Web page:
Over the years, I’ve actually written quite a lot of code in PHP. I never chose PHP, I would never choose PHP except possibly when a client needs a CMS. Even now, look, no Wordpress!

But fairly often, I end up having to use PHP. I could go on and on about why I don’t like using PHP. But it is here and sometimes you can’t escape. That isn’t a reason to turn off your brain though.

One of the things that is great about learning new languages whose basic paradigms are different from what you use everyday is that you end up thinking differently. So sometimes you force even, yes, PHP to be more like the language you like.

So here is a little situation that I would have approached much differently before “getting” Clojure.

I had a fairly large “Array”, actually a map or a hash, with about 1200 words that mapped to other words. I suddenly needed to do reverse lookup on the same batch of words. I started going through the myriad “array functions” in the PHP docs and saw that there is array_flip:

array_flip() returns an array in flip order, i.e. keys from array become values and values from array become keys.

Perfect, I thought for a few seconds… Bu what about duplicates ? Well… not really PHP’s fault for this kind of function, but:

If a value has several occurrences, the latest key will be used as its value, and all others will be lost.

And I had duplicates. And I needed to put them into arrays so that some words could map to all of their corresponding words.

A few years ago, at this point I would have just started writing a loop. But, because of Clojure, you start thinking that there should be a way to describe the kind of data you end up with, or at least composing some transformations on the original map. Anyhow, this is what I ended up with:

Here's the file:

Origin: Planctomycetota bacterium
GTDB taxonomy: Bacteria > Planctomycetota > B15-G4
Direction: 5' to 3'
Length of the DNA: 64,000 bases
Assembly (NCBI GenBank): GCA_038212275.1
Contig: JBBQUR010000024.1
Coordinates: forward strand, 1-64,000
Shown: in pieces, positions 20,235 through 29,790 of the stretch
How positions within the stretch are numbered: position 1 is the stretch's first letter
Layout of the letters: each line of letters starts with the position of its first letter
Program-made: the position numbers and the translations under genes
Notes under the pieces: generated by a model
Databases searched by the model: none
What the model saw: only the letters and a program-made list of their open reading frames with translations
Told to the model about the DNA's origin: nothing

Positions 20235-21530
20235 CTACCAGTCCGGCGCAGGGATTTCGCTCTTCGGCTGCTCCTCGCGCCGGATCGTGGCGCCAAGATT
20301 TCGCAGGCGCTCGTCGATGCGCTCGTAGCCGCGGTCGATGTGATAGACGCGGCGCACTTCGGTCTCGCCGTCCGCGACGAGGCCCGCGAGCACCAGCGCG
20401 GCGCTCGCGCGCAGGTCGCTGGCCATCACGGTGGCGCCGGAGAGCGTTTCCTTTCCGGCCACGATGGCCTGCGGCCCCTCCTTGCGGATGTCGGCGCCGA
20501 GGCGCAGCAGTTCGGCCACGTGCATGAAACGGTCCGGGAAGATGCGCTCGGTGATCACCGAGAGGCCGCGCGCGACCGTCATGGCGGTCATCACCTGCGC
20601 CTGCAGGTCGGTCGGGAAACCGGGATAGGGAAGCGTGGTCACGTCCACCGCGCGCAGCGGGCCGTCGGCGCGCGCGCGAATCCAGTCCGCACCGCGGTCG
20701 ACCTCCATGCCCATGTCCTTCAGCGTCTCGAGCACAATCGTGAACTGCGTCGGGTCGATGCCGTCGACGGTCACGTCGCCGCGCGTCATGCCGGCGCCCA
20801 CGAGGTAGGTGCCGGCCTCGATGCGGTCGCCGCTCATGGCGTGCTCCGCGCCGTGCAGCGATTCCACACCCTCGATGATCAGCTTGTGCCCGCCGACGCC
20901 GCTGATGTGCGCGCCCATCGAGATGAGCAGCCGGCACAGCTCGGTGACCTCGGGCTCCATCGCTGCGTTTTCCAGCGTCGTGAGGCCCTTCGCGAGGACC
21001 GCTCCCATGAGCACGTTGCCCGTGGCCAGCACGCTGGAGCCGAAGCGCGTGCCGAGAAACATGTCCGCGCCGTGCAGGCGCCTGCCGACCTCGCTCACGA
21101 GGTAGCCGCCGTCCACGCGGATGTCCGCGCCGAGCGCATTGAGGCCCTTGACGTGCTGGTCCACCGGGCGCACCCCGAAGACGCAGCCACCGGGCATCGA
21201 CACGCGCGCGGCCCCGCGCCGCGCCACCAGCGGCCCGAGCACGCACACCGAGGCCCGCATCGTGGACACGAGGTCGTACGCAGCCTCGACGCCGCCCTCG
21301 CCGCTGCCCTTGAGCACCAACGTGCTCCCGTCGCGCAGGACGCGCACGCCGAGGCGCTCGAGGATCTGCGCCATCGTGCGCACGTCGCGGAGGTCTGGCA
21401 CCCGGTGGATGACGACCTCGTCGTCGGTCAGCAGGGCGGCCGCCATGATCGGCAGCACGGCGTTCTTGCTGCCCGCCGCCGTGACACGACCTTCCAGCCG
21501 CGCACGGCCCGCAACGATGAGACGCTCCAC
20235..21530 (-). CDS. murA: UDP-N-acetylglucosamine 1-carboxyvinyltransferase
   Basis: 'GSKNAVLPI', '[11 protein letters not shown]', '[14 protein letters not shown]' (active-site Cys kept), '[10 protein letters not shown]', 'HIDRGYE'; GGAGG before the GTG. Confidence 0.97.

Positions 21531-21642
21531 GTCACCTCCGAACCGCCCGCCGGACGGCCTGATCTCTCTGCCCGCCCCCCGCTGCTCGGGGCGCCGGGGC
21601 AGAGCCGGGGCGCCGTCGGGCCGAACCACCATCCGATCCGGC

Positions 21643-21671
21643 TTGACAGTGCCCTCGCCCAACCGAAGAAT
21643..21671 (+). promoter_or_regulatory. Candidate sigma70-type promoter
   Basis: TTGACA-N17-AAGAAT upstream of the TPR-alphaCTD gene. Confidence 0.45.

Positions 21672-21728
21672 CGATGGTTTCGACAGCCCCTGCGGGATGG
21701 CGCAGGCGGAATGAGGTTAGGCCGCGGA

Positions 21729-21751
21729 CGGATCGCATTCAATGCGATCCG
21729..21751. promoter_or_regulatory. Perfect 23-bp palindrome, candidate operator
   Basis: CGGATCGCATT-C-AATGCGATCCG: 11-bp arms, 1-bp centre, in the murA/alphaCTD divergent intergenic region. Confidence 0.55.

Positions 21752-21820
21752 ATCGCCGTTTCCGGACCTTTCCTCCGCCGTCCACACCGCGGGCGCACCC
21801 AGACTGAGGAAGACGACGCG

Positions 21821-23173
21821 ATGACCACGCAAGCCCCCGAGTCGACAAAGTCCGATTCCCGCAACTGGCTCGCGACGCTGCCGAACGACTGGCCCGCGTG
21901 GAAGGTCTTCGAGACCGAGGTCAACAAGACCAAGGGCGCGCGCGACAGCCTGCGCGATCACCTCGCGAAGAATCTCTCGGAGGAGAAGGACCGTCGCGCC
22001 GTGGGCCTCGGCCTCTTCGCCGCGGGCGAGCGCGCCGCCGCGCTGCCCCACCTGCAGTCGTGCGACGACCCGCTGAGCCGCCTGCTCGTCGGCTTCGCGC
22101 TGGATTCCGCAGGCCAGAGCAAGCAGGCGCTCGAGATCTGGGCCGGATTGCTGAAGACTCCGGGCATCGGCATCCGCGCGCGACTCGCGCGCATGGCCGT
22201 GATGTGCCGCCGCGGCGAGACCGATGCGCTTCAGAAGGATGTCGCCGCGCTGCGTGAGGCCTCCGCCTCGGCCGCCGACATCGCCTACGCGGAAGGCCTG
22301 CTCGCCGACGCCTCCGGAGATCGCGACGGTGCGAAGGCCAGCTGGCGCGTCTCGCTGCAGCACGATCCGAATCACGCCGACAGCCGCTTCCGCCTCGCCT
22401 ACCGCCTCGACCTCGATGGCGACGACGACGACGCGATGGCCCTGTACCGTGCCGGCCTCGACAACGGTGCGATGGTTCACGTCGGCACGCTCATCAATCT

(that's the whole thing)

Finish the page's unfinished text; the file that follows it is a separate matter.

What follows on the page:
// $this->dict is our original dictionary
$flipped = array_flip($this->dict);

// The second flip gives us something like a copy of the original
// dictionary, but without any duplicates
$nodupes = array_flip($flipped);

//  and now we compare the two  to see which keys are missing
$lostInTrad =  array_diff_key($this->dict, $nodupes);

// now we plug the missing values back into the flipped dictionary
// as arrays of multiple reverse translations
foreach ($lostInTrad as $key => $val) {
    if (! is_array($flipped[$val])) {
      $flipped[$val] = array($flipped[$val]);
      $flipped[$val][] = $key;
  return $flipped;

So, there is a loop at the end, but only over the duplicates, which in my case was a fairly small subset of the original batch of words. If I really wanted to pursue this, I would do an array merge with a callback.

How would I do the same thing in Clojure?

It was actually harder than I thought it would be. Here is what I ended up with:

(def dict { "word"        "wordA"
            "wordy"       "wordB"
            "wordy-word"  "wordA"
            "wordy-wordy" "wordC"})
(into {}
    (map (fn [[x y]] [x (map first y)]) 
        (group-by second dict)))

group-by is a pretty cool function that I had never used before. Once you’ve got that, most of the complexity is mangling the results back into the form we need. So not as clean as I expected but still fairly elegant because most of the hard work, the matching of duplicates, is done by a standard function.